I was sued, and I didn’t like it. My personal experience.

At dinner parties when people would ask what I do for a living and I would respond in a joking way, “I make people’s lives miserable.” They would quickly come back with, “ah, you must be an attorney.”

As a practicing attorney for 2 ½ decades, I never understood just how accurate my description was. I didn’t try to make lives miserable, it’s just the result of being in a lawsuit over a long period of time.

Then it happened, my wife and I were sued over the remodel of our home. I was about to experience what “miserable” really means.

During construction, I was too busy to inspect the work. I was not too concerned because I had hired someone that was highly recommended. Near the end of my remodel, I hired a different builder to come in and inspect the home. The list of defects he found left me shell-shocked.

I provided the list to my builder and withheld further payment. Two weeks later (just before the start of the rainy season and without a roof) the builder left the job, filed a mechanics lien and sued my wife and me.

Initially, I knew we were going to cream this guy so I shrugged it off. After all, I am an attorney and have represented hundreds of parties over the years. Nevertheless, as time passed, doubt began to creep in.

My wife did not like the idea of being sued. Not one bit. Although I tried to convince her the contractor did not stand a chance, I was surprised how the lawsuit affected our relationship. If we lost, the total bill could be over $150,000 (his claim, his attorney’s fees and my attorney’s fees) and I would still have to repair the defective work on my own. When I explained the cost if we lost to my wife, our relationship further soured. Over the next two years, doubt continued to build as the builder went through three different attorneys; each one seemingly starting over with new and different demands.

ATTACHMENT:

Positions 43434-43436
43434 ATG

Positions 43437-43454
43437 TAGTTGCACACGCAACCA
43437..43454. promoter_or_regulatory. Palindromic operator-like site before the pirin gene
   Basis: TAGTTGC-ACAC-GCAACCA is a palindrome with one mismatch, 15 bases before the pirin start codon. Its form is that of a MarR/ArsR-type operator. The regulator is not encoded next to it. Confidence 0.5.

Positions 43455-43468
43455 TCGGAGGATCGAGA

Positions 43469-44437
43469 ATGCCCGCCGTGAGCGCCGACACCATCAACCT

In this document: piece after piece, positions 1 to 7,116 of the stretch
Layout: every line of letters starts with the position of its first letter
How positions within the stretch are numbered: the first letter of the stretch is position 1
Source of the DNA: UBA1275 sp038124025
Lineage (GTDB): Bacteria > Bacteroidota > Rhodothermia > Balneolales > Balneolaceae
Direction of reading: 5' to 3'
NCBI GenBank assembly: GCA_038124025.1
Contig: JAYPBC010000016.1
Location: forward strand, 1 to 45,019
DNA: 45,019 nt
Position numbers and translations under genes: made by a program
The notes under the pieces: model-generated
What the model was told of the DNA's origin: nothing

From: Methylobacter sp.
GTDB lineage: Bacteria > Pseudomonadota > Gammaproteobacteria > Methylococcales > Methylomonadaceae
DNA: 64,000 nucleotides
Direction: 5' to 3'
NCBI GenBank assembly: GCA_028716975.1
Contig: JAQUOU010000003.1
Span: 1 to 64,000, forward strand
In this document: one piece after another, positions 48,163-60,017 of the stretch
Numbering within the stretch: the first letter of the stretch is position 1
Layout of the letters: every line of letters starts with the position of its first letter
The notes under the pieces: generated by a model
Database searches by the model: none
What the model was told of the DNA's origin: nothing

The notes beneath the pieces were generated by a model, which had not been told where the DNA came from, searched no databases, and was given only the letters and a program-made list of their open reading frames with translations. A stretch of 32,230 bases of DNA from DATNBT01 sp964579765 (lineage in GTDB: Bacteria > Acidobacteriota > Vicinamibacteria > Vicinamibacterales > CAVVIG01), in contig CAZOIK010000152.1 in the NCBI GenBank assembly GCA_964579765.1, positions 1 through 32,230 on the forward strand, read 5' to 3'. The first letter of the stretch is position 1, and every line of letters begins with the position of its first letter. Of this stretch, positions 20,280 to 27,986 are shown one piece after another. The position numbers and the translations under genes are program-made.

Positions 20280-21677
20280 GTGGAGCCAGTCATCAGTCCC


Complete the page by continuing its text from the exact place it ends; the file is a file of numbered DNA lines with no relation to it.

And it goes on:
Although I was sure of the outcome, the possibility of losing $150,000 and how that might affect my wife, my kids college education accounts and countless other possibilities never left my mind. I was surprised how much I thought about the matter. I was distracted at work and my stress level climbed as trial approached. When I had free time, the lawsuit was the only thing on my mind. Dreams about the dispute woke me up in the middle of the night. I remember thinking, why is this lawsuit affecting me like this? I do this for a living. For the first time I understood what my response “I make people’s lives miserable” really meant.

A week before trial, a mediation resolved the dispute when the builders insurance company wrote a check. Although the lawsuit was over, the stress on the relationship between me and my wife was not. It took a while before things returned to normal. The emotional turmoil for two years was not worth the impact on my family. The lost time and costs will never be recovered. There must be other options.

In hindsight, I saw that before the lawsuit was filed, I had everything I needed to mediate. My second builder provided a report and an estimate for repair. I took some pictures. The builder was there every day. He knew what transpired and what it would cost to fix it. Two years of discovery, motions and trial preparation did not change the outcome that early mediation may have obtained. Because Early Mediation was new and few were aware of it, no one recognized that my case was ripe for early mediation.

It only takes two things to make early mediation happen. The two attorneys (or parties) whom see the benefits of early mediation. Without their vision, the parties may be doomed to draining their bank account, endless months of emotional turmoil and destroyed relationships.

Every attorney should experience being sued. They will discover what the word “miserable” really means, counsel their clients accordingly and look for the possibilities of early mediation in every case.

You may qualify for a free mediation. Click HERE to find out more information.

Quick Links

Sherman was a pleasure to work with and effective as a mediator. Scheduling with him was a breeze and he approached our mediation in a manner which gave me confidence it would settle – and it did. I recommend him as a mediator

~ Craig Evezich - Attorney

Knight Dispute Resolution